A sign in Williams Park explains to people not to disturb clay deposits. (Special to The Star)

A sign in Williams Park explains to people not to disturb clay deposits. (Special to The Star)

Langley, don’t play in the clay

Signs have gone up at Williams Park to instruct people not to disturb clay deposits, which harm fish

Brand new signs that went up at Williams Park last month are immediately making a difference, noted volunteers who led the charge to put them there.

A child covered head to toe in the clay along the creek stopped playing once they read the sign and was sure not to get any of it mixed into the water.

Together, Langley Environmental Protection Society, the Township of Langley, Fisheries and Oceans Canada, and Salmon River Enhancement Society erected signs warning people “do not play in the clay.”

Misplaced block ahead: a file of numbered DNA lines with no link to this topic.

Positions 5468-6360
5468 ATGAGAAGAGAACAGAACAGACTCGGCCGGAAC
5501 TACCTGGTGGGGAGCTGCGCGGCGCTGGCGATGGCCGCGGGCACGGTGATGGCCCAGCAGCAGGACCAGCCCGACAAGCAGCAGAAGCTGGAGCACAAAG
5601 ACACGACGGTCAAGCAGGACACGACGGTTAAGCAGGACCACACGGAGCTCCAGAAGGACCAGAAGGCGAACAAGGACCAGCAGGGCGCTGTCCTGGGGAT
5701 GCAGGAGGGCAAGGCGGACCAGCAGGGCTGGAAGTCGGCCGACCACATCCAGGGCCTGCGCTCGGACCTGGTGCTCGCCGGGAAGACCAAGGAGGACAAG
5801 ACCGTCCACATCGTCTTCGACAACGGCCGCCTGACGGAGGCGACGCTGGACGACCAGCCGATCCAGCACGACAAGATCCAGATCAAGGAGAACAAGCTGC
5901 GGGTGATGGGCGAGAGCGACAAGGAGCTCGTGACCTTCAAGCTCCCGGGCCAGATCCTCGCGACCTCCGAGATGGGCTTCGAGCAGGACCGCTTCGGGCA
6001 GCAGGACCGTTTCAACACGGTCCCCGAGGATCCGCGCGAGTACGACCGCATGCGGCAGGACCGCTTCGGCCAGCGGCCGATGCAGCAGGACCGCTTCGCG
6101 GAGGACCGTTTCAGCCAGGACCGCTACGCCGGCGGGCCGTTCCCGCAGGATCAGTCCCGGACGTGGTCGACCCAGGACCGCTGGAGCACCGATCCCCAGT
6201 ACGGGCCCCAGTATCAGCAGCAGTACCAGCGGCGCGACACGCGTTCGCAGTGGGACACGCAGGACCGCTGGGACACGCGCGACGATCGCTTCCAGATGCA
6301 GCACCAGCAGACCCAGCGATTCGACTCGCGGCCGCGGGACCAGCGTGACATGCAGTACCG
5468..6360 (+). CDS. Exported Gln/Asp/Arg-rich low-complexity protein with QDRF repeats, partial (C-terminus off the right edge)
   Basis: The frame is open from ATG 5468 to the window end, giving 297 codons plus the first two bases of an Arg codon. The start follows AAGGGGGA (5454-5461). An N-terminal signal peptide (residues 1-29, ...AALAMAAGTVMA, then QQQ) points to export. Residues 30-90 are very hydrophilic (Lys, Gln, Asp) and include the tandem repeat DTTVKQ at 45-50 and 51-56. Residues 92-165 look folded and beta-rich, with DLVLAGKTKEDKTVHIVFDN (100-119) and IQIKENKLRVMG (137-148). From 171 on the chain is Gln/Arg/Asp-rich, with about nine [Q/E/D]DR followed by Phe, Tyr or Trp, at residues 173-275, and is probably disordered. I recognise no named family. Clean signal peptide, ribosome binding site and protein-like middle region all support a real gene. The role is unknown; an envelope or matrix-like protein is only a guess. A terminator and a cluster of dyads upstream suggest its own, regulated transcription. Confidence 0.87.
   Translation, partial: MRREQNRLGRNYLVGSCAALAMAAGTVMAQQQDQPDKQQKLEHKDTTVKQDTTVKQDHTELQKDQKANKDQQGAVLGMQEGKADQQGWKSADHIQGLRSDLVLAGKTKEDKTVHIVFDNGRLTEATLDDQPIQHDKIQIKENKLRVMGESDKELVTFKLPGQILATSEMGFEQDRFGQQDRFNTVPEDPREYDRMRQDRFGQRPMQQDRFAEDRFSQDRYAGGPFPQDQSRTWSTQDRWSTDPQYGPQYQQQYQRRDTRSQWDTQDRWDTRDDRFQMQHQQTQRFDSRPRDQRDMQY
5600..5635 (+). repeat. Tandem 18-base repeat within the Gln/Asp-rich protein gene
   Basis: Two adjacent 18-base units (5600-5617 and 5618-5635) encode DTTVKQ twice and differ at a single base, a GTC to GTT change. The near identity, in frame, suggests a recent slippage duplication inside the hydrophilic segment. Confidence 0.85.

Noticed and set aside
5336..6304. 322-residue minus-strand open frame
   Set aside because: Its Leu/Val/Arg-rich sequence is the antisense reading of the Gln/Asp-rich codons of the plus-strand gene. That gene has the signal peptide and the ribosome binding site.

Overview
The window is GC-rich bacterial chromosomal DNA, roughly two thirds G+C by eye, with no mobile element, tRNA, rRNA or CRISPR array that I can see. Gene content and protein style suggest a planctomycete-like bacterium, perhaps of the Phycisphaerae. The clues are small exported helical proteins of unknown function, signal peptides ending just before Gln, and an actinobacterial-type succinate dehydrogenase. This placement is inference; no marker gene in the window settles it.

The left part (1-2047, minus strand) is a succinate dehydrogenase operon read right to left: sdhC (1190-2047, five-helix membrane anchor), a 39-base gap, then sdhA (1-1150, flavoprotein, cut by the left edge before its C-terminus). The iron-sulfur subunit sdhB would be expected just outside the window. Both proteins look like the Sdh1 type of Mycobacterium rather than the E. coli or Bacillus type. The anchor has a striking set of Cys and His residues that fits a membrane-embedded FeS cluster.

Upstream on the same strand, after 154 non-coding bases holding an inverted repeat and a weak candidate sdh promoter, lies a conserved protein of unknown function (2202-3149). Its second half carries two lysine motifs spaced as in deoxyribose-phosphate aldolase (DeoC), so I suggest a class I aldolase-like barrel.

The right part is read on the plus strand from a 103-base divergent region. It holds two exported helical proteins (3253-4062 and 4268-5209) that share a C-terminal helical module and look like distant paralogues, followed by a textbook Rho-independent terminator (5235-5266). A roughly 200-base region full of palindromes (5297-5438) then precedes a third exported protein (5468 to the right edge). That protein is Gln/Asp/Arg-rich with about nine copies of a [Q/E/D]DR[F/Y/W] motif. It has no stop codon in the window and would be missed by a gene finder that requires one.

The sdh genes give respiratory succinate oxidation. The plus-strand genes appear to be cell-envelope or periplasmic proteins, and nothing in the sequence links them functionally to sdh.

Five signs were installed at Williams Park to ask people to please stay out of the clay banks, or, if they do get clay on them, to wash it off with a bucket instead of in the creek.

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“Clay is natural but becomes a deleterious substance when it is released in large quantities,” volunteer Elyse Dyke explained.

It is an offence under the Fisheries Act to release deleterious substances into the creek.

The clay makes the water turbid so the coho salmon that are in the creek all year can’t breathe or find food.

Further downstream where the clay finally settles out of the water it cements the spawning gravels making it impossible for the female salmon to move the gravel and lay their eggs.

The signs are also to educate the community that the fish in the Salmon River are, in fact, salmon.

Kids trap the young coho in buckets and stress them out. The water quickly heats up in the buckets and runs out of oxygen possibly harming or killing the salmon.

“The coho should be carefully observed in the creek and then left alone so they can grow up big and strong to return to lay more eggs in three to four years,” Dyke added.


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